In just two months, the coronavirus pandemic has thrust municipal governments across the country into uncharted territory. As New Jersey went into near lockdown in mid-March, with Gov. Murphy ordering all non-essential businesses and then schools to close and residents to stay home, towns had to transform nearly every aspect of how they work.
“COVID 19 is impacting every aspect of municipal operations; to say it is a game changer is a complete and utter understatement to say the least,” said South Orange BOT member Donna Coallier, who also serves as President of the Board of Health.
Seemingly overnight, administrations have had to identify essential in-person employees and ensure they are equipped with hard-to-find PPE and sanitation supplies; convert non-essential services to virtual operations; coordinate with federal, state and county personnel to gather and disseminate vital safety information to residents; fundraise for vulnerable citizens, and contend with the economic and budgetary fallout of Covid-19.
All of this is taking place as health officers and leaders are dealing with residents and families directly affected by the virus.
“South Orange has learned a lot from operating a ‘virtual village’ while stay-at-home orders are in effect,” said Village President Sheena Collum. “While it hasn’t been easy, we’re quickly learning new ways we can take some of the skills we’re gaining now and integrating them into our departments moving forward.”
Collum has been the public face of the crisis in South Orange, sending out regular communications to residents and updates on social media. She has also spearheaded raising more than $40,000 to help seniors, vulnerable families, and frontline municipal workers.
Trustee Steve Schnall said he was impressed by Collum’s “leadership, passion and skill”. He continued: “Sheena has tirelessly worked to find effective solutions for mitigating potential disasters. All the while, she leads with grace and a deep caring for our community, and most specifically for our individual residents.”
Collum is supported by the Board of Trustees, Township Administrator Adam Loehner, Health Officer John Festa and OEM Coordinator Scott Egelberg — all of whom “swung into action early and with conviction,” Coallier said.
Maplewood Mayor Frank McGehee told Village Green that the crisis has presented many challenges, “but working in coordination with our team, our township administrator, [Business Administrator Sonia] Viveiros, our OEM coordinator Committeeman Victor DeLuca, my Township Committee colleagues, our Health Division [helmed by Candice Davenport], our department heads, the county leadership, our Assembly representatives, our Congressional and Senatorial leadership, and the Governor’s office, we have been able to provide vital information and resources to our residents.”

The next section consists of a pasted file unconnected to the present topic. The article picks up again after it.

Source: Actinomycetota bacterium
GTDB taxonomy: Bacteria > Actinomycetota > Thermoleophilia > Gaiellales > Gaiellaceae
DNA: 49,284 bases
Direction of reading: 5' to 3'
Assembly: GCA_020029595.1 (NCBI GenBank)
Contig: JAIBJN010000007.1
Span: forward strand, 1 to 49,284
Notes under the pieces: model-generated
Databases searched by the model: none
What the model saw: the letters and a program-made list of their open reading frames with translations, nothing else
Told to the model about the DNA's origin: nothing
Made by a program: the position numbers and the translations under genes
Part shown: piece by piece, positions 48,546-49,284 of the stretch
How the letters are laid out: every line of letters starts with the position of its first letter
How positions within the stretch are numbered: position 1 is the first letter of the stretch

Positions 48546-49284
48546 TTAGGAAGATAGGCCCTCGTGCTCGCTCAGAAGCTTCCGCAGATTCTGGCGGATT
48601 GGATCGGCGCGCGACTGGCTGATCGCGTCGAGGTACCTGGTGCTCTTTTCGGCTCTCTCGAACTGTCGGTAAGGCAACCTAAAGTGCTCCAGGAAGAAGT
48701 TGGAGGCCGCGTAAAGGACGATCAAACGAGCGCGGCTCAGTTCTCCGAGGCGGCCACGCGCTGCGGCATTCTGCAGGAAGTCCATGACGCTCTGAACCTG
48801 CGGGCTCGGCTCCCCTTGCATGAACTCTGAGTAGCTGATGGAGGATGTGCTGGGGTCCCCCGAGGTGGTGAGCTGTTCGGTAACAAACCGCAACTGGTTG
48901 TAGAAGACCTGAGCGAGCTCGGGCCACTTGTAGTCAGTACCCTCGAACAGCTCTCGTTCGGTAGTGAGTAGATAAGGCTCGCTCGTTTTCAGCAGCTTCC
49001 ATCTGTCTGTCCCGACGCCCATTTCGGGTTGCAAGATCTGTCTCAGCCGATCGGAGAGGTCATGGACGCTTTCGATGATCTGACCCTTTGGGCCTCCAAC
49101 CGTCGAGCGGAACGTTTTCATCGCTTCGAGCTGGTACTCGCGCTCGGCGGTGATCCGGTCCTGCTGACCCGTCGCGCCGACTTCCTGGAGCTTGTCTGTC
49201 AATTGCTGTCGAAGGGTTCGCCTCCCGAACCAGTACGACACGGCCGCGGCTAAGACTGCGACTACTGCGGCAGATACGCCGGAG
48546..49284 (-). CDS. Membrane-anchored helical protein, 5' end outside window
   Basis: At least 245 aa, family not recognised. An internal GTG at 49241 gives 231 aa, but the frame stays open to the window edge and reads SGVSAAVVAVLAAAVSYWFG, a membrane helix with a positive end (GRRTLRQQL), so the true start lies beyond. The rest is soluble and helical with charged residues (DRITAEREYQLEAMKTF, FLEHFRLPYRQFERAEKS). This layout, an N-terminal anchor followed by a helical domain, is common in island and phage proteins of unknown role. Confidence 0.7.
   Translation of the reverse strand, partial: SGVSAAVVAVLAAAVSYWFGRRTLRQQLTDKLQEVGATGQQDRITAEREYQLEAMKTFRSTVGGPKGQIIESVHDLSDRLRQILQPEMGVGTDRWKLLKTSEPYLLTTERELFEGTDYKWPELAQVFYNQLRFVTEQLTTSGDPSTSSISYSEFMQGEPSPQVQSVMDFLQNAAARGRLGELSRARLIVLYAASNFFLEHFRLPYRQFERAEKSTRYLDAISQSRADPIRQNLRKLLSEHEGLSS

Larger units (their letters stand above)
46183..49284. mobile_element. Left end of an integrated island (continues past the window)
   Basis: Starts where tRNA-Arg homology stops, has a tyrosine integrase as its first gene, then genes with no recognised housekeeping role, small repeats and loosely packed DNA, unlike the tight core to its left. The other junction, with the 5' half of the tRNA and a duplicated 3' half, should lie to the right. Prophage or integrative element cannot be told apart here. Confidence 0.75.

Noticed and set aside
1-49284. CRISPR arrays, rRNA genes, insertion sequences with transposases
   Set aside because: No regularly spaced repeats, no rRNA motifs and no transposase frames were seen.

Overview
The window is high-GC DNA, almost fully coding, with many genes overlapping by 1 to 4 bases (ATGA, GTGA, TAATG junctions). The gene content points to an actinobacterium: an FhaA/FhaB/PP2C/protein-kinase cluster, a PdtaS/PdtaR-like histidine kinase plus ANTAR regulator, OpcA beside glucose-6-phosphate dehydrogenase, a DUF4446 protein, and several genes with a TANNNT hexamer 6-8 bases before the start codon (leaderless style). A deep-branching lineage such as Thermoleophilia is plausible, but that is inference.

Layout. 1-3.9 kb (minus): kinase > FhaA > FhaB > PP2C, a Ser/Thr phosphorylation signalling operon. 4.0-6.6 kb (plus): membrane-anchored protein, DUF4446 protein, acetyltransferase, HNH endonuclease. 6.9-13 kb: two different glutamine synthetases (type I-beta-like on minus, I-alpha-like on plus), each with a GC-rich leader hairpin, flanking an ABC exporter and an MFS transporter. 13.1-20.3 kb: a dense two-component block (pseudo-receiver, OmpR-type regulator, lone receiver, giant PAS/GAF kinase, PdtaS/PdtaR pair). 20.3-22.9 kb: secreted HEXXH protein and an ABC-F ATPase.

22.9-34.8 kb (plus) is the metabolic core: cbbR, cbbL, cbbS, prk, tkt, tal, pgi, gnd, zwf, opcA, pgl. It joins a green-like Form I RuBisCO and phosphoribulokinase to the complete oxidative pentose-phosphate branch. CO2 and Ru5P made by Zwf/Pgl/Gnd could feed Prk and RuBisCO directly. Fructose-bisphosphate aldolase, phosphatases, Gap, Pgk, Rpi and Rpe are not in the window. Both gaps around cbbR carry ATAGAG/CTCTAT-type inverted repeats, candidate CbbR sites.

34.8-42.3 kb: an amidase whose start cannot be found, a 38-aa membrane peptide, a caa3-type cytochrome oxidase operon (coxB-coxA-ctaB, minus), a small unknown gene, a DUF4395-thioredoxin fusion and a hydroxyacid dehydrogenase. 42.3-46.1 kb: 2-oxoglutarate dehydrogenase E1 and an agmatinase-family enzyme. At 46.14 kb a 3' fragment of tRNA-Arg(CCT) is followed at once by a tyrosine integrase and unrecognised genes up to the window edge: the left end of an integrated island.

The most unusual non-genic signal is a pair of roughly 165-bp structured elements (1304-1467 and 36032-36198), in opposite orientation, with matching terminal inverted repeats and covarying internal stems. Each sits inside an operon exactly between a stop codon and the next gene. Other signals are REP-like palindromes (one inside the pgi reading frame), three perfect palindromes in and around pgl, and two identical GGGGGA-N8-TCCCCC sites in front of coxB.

Viveiros noted at the last virtual Maplewood Township Committee meeting that township staff are “working on skeleton crews” but still managing to serve residents. “Everyone really has been operating as best as possible during these conditions…I can’t say enough about our EMS and our police. I applaud all first responders in addition to the DPW who continue to maintain our operations throughout all our buildings.”
The administration was even able to procure nearly 1,300 N95 masks for workers from a vendor on their own. She said, “We are doing our best to hang in there and continue to serve the residents of Maplewood.”
Like many other local leaders across the country, the towns’ mayors have witnessed firsthand the virus’s effect, as they see the heartbreaking impact on their friends and neighbors.
“Making calls to family members who have lost loved ones to this horrible virus is especially hard,” said McGehee, who was only sworn in this past January. “These are mothers, fathers, brothers, sisters, children, cousins, aunts uncles and friends, who are all hurting deeply. Each call is emotional and very sad. There is no playbook to prepare for this and I will continue to be there for them.”
DeLuca, who was Mayor of Maplewood for 14 years and shepherded the town through Hurricane Sandy, commended McGehee’s leadership: “I’ve sat in that chair a lot of years and had my own disasters to deal with; this is by far something way beyond those. I want to applaud your work, your efforts in keeping the community informed and all that you’re doing…we are all behind you.”
For his part, McGehee preferred to focus on the many local residents making a difference. “I am humbled and inspired by the countless members of our community who are making such an incredible impact in so many ways — people like Jake Ezzo [of SOMA NJ 3D Printers Alliance], Kate Cahill [MEND/Our Lady of Sorrow Food Pantry], Birthday ‘drive by’ teams, SZA, the list goes on and on. We look forward to celebrating all of our MAPSO heroes in the months ahead.”